Konstantina Lazaridou had successfully defended her Ph.D. dissertation on March 2nd, 2021 at the HPI! Her work focuses on the topic "Revealing Hidden Patterns in Political News and Social Media with Machine Learning".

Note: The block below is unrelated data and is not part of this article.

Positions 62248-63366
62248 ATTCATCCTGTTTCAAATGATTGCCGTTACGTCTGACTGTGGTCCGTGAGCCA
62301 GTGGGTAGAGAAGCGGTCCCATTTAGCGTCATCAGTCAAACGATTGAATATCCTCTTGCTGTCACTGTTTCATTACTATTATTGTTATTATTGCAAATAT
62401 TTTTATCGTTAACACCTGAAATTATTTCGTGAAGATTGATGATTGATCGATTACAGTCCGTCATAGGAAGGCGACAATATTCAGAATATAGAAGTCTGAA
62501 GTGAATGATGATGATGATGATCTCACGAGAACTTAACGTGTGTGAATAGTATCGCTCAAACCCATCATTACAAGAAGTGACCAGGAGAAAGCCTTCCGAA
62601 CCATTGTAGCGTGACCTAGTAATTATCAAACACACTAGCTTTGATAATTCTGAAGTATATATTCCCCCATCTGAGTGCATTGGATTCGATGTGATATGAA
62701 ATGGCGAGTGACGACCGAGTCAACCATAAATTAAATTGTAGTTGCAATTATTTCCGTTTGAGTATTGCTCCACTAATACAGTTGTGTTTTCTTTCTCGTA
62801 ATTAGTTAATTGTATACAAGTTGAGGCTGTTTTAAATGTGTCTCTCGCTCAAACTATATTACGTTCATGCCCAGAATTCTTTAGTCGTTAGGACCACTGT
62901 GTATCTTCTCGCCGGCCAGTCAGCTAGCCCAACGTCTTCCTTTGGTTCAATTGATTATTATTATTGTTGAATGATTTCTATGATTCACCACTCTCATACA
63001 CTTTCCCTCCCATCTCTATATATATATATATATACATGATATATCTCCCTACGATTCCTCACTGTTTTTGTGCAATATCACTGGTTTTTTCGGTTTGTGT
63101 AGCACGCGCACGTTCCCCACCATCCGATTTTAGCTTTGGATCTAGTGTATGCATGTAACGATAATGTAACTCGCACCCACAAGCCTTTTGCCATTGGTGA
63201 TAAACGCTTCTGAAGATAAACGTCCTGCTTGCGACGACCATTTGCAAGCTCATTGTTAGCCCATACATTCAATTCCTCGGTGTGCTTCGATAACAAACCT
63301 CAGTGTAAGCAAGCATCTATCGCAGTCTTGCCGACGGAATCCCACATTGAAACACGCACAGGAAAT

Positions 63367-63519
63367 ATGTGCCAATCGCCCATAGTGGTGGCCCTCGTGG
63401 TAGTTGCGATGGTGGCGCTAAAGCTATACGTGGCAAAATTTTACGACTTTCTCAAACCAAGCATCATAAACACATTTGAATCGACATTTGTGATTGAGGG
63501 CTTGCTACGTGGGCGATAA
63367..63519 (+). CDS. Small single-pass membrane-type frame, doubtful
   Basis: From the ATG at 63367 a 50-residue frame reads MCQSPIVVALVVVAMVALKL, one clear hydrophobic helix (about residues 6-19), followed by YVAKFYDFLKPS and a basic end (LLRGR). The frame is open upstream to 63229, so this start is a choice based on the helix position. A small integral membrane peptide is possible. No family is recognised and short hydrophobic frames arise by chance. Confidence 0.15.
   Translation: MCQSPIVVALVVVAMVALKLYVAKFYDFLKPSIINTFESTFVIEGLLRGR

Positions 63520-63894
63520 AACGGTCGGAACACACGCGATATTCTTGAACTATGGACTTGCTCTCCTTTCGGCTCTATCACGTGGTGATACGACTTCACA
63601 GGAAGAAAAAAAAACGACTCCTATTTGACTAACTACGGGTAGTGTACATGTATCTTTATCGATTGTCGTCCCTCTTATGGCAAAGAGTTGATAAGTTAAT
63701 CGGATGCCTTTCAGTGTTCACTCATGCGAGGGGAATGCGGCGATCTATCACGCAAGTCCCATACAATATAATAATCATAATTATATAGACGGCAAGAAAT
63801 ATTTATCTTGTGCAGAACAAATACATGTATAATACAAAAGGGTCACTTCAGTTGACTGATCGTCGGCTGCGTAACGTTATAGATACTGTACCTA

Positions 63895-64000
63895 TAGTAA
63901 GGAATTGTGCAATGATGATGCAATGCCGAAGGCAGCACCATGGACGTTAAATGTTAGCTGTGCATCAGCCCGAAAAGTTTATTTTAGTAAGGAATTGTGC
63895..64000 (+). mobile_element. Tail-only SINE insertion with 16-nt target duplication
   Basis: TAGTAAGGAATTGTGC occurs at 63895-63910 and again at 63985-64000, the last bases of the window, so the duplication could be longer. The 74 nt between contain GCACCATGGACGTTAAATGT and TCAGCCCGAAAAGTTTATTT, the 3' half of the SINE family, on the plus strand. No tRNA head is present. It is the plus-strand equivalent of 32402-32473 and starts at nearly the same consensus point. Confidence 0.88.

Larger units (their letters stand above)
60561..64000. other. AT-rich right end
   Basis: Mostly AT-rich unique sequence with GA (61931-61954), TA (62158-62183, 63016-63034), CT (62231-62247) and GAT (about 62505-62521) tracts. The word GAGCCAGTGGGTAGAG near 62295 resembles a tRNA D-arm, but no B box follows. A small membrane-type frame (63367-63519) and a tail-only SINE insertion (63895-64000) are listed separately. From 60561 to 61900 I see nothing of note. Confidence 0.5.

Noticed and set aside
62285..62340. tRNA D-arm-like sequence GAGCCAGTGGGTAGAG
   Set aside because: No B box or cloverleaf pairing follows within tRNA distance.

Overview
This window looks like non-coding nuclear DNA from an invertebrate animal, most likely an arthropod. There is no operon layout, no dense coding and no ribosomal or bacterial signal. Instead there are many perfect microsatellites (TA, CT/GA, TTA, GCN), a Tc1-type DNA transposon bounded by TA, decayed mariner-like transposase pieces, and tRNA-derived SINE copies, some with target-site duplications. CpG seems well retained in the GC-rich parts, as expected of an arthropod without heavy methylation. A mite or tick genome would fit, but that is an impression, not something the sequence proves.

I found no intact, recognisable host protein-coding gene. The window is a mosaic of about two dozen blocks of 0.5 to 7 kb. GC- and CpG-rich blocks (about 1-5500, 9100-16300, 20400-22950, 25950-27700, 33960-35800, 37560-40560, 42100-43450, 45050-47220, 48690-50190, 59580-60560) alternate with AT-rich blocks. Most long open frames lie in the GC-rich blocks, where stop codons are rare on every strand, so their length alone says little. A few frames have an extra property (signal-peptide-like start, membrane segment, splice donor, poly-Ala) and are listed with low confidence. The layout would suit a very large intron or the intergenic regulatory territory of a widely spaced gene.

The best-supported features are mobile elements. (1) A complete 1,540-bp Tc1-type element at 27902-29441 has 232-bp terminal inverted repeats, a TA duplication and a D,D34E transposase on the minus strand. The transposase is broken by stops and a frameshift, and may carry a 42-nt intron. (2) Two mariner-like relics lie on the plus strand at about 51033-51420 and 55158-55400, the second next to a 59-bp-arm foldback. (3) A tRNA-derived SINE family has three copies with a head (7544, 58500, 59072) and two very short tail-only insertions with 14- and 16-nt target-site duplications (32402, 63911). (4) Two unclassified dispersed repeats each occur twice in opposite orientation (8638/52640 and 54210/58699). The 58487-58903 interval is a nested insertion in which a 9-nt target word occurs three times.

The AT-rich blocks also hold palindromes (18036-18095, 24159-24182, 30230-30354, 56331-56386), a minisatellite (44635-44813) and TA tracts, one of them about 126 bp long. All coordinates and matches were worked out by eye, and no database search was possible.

As part of our everyday life we consume breaking news and interpret it based on our own viewpoints and beliefs. We have easy access to online social networking platforms and news media websites, where we inform ourselves about current affairs and often post about our own views, such as in news comments or social media posts. The media ecosystem enables opinions and facts to travel from news sources to news readers, from news article commenters to other readers, from social network users to their followers, etc. The views of the world many of us have depend on the information we receive via online news and social media. Hence, it is essential to maintain accurate, reliable and objective online content to ensure democracy and verity on the Web. To this end, we contribute to a trustworthy media ecosystem by analyzing news and social media in the context of politics to ensure that media serves the public interest. In this thesis, we use text mining, natural language processing and machine learning techniques to reveal underlying patterns in political news articles and political discourse in social networks. Mainstream news sources typically cover a great amount of the same news stories every day, but they often place them in a different context or report them from different perspectives. In this thesis, we are interested in how distinct and predictable newspaper journalists are, in the way they report the news, as a means to understand and identify their different political beliefs. To this end, we propose two models that classify text from news articles to their respective original news source, i.e., reported speech and also news comments. Our goal is to capture systematic quoting and commenting patterns by journalists and news commenters respectively, which can lead us to the newspaper where the quotes and comments are originally published. Predicting news sources can help us understand the potential subjective nature behind news storytelling and the magnitude of this phenomenon. Revealing this hidden knowledge can restore our trust in media by advancing transparency and diversity in the news. Media bias can be expressed in various subtle ways in the text and it is often challenging to identify these bias manifestations correctly, even for humans. However, media experts, e.g., journalists, are a powerful resource that can help us overcome the vague definition of political media bias and they can also assist automatic learners to find the hidden bias in the text. Due to the enormous technological advances in artificial intelligence, we hypothesize that identifying political bias in the news could be achieved through the combination of sophisticated deep learning models and domain expertise. Therefore, our second contribution is a high-quality and reliable news dataset annotated by journalists for political bias and a state-of-the-art solution for this task based on curriculum learning. Our aim is to discover whether domain expertise is necessary for this task and to provide an automatic solution for this traditionally manually-solved problem. User generated content is fundamentally different from news articles, e.g., messages are shorter, they are often personal and opinionated, they refer to specific topics and persons, etc. Regarding political and socio-economic news, individuals in online communities make use of social networks to keep their peers up-to-date and to share their own views on ongoing affairs. We believe that social media is also an as powerful instrument for information flow as the news sources are, and we use its unique characteristic of rapid news coverage for two applications. We analyze Twitter messages and debate transcripts during live political presidential debates to automatically predict the topics that Twitter users discuss. Our goal is to discover the favoured topics in online communities on the dates of political events as a way to understand the political subjects of public interest. With the up-to-dateness of microblogs, an additional opportunity emerges, namely to use social media posts and leverage the real-time verity about discussed individuals to find their locations. That is, given a person of interest that is mentioned in online discussions, we use the wisdom of the crowd to automatically track her physical locations over time. We evaluate our approach in the context of politics, i.e., we predict the locations of US politicians as a proof of concept for important use cases, such as to track people that are national risks, e.g., warlords and wanted criminals.